From police officer to front-end developer at Yapoli

Tempo de leitura: 5 minutos

Today we begin a series that will tell a little bit of the story of those who are part of the day to day of Yapoli and help it – behind the screens – to grow.

Let’s start with the story of our front-end developer.

Marco Antonio was born in Santo André, in the ABC Paulista, but was raised in the Vila Prudente region. Marco didn’t dream of being a developer as a kid, but it’s safe to say that fate had something in this area reserved for him. Before that happened, Marco went through a series of other achievements to get here. We managed to talk a bit with him – Marco is a quiet person – and we discovered his curious and courageous trajectory. Check it out below.

Marco, how did your professional career begin?

I always studied in public schools in the region of Vila Prudente, where I lived with my parents. At about 15/16 years old, I was already at the age to decide about college, career, those things. My father, a police officer, always encouraged me to follow his profession, but I was not interested. I have a cousin who at the time was already working in the IT area, as we were close I started to get interested and learn about computer maintenance and support. I fixed the machines of acquaintances, so I learned and could start to work in the area.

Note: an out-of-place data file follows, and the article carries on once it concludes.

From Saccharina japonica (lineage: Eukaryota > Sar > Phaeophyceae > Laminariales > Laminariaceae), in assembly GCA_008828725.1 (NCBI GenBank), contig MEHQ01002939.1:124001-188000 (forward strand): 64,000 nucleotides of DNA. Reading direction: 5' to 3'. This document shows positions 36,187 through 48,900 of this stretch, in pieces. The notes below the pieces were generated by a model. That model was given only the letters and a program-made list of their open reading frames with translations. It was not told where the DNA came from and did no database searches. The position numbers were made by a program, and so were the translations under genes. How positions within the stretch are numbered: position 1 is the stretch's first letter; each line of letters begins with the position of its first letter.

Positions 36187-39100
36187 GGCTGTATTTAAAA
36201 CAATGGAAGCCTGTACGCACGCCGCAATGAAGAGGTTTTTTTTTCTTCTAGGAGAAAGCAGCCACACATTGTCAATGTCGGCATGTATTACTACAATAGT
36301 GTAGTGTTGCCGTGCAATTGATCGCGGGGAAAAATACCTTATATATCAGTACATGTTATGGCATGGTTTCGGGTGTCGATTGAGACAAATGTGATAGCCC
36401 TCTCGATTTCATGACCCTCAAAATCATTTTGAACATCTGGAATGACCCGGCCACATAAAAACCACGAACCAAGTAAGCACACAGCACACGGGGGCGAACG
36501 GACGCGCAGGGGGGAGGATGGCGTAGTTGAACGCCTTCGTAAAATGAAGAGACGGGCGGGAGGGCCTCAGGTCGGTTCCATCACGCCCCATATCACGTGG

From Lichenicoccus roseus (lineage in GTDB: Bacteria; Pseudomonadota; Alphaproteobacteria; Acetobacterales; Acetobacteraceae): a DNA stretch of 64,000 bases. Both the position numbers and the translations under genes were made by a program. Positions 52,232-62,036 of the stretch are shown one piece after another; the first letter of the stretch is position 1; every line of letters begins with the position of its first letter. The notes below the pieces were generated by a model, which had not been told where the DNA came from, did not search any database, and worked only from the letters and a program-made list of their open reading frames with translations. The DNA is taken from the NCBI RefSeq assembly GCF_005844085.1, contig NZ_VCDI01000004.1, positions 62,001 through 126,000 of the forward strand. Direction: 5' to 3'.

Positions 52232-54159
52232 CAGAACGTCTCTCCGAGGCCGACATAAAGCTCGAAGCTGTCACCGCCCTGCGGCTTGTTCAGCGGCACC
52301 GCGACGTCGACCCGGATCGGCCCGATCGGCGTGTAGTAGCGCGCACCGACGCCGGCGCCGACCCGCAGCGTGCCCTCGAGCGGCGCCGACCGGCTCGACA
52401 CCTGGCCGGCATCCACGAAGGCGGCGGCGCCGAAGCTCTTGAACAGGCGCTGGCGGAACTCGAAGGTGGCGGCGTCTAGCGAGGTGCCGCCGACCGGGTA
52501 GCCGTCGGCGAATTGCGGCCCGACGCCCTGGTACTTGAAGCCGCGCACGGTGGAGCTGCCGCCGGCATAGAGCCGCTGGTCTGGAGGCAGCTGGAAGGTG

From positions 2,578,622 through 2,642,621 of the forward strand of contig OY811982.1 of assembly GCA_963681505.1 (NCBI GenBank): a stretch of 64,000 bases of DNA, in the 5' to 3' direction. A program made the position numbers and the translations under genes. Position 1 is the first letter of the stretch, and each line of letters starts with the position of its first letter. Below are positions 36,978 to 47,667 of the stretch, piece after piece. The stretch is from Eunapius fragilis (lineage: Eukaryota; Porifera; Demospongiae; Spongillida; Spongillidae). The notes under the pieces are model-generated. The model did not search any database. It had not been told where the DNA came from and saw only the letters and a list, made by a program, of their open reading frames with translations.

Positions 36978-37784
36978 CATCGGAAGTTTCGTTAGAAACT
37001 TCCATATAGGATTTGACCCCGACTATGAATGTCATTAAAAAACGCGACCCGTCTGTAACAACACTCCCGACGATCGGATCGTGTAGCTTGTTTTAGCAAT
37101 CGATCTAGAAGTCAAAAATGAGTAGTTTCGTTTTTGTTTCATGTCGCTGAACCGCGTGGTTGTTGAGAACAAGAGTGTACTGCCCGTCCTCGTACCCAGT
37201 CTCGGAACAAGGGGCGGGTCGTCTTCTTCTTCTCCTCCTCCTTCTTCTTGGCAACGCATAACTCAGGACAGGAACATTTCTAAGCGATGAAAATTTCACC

And when you decided to go to college, did you choose IT?